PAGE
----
Cucurbit[n]urils (n = 5–8): a comprehensive solid state study

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Journal titleCrystal Growth & Design
Pages55985614; # of pages: 17
AbstractCucurbit[n]urils (CB[n], n = 5–8) have been prepared, separated, and purified, and the structure of their solid state assemblies has been addressed. A number of general features were identified which are of interest to understand some peculiar properties of cucurbiturils (solubility, aggregation, assembly, transformation to porous crystals, influence of air humidity). CB[5], CB[6], and CB[8] were isolated as hydrate crystals whose structures were found to show a strong tendency of the macrocycles to interpenetrate. A self-closing effect was rationalized in terms of multiple weak CH···O interactions between the macrocycles, the degree of which is discussed in detail. Solid state cross polarization magic angle spinning (CP-MAS) 13C NMR spectra obtained at 900 MHz were correlated with the crystal structures. An odd–even effect in the crystallinity of thermally treated CB samples (CB[5] and CB[7] amorphous, CB[6] and CB[8] crystalline) was observed, which is reflected in differences in water solubility (CB[5] and CB[7] are water-soluble, whereas CB[6] and CB[8] are only very scarcely so). This may be explained by a less efficient self-association for CB[5] and CB[7] as compared with CB[6] and CB[8], which is reflected in the number of inter-cucurbituril CH···O interactions per cucurbituril. This leads to a more favorable solvation for the CBs having an odd symmetry, whereas those with even symmetry prefer to self-associate in a manner ultimately leading to crystallization. We also propose an explanation for the presence of anions (Cl–) inside some cucurbituril materials, whose cavity is often considered hydrophobic. Furthermore, it is demonstrated that large quantities of the very stable microporous CB[6] crystals (which have the R3̅ channel structure) can be obtained very easily by a simple thermal treatment of the hexagonal crystals of CB[6] (P6/mmm structure) obtained directly from the initial reaction used to synthesize the various CB[n]. The micromorphology of the CB[n] powders was established using scanning electron microscopy (SEM), and the tendency of each material to absorb water from the atmosphere was demonstrated by thermogravimetric analyses (TGA).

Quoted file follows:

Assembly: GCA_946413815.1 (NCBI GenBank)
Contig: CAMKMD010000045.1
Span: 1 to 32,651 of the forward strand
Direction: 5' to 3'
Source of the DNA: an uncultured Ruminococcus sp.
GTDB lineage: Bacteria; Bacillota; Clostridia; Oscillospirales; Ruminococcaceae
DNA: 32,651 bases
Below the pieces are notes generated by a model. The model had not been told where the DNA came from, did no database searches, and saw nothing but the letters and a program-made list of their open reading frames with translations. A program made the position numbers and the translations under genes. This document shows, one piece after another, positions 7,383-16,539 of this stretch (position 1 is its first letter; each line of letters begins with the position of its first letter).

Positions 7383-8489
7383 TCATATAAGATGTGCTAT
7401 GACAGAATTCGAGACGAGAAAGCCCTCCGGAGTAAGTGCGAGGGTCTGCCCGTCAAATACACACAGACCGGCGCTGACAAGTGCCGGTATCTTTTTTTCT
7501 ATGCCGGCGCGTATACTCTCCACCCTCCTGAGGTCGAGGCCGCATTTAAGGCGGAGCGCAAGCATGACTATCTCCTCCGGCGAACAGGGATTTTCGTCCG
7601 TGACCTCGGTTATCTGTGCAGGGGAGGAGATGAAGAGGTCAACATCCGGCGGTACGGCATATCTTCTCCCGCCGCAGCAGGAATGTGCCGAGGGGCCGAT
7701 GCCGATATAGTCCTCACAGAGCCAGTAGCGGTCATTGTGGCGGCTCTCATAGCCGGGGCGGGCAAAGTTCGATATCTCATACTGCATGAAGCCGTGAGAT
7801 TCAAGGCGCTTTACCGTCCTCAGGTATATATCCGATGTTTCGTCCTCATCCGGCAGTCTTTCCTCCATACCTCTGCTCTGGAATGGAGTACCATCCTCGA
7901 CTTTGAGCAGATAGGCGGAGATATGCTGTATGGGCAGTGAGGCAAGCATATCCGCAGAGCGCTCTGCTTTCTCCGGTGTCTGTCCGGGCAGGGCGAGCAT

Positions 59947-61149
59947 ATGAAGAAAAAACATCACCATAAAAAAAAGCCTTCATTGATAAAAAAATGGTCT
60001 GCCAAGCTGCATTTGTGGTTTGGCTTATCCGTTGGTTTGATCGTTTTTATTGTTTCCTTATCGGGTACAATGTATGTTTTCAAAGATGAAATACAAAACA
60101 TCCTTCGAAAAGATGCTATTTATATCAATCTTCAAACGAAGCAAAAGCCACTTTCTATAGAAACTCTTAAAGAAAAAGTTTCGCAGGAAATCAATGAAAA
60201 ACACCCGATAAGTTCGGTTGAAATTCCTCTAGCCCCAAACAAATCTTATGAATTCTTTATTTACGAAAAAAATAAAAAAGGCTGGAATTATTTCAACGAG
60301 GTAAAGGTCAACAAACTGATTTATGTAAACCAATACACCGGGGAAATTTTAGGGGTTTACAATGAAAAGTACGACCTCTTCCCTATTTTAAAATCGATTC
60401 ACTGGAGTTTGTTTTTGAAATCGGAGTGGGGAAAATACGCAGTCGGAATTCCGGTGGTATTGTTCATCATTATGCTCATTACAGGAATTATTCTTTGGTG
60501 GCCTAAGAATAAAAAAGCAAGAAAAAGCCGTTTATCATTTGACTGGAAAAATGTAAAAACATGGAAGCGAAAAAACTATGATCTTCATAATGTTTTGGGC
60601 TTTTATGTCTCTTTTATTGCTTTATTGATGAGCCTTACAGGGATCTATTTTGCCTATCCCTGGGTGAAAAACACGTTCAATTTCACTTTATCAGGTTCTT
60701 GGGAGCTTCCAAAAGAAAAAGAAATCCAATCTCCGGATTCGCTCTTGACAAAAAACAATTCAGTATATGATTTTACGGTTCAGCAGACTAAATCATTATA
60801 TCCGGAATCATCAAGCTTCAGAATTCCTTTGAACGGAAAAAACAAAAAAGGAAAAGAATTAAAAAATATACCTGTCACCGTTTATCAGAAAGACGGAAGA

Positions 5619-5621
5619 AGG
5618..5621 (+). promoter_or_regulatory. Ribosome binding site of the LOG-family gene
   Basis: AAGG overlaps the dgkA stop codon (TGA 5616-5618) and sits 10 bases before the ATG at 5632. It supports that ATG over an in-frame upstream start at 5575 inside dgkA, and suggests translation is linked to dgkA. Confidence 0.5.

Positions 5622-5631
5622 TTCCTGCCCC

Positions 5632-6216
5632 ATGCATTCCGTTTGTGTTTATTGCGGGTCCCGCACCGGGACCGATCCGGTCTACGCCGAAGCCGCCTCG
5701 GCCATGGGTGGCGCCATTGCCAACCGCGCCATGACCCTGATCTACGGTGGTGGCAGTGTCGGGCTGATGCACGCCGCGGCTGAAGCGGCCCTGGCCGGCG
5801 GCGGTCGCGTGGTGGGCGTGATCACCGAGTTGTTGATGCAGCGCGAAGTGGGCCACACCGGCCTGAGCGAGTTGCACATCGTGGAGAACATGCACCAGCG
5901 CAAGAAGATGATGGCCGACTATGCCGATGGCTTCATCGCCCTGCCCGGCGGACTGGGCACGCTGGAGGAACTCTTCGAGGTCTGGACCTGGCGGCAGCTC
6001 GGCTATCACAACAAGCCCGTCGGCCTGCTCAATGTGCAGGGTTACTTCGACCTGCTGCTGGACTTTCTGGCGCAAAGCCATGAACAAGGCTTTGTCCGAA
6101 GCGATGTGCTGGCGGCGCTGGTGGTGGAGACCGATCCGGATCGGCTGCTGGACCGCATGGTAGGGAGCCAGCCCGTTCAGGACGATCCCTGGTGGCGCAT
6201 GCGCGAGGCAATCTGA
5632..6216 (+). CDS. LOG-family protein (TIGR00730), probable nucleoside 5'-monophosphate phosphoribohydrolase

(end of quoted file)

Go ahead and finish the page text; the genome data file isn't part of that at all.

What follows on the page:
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AffiliationNRC Steacie Institute for Molecular Sciences; NRC Institute for Research in Construction; National Research Council Canada
Peer reviewedYes
NRC number22162
NPARC number19727324
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Record identifierf7fead94-56cb-47b1-b701-0fbfdcf33e72
Record created2012-03-29
Record modified2016-05-09
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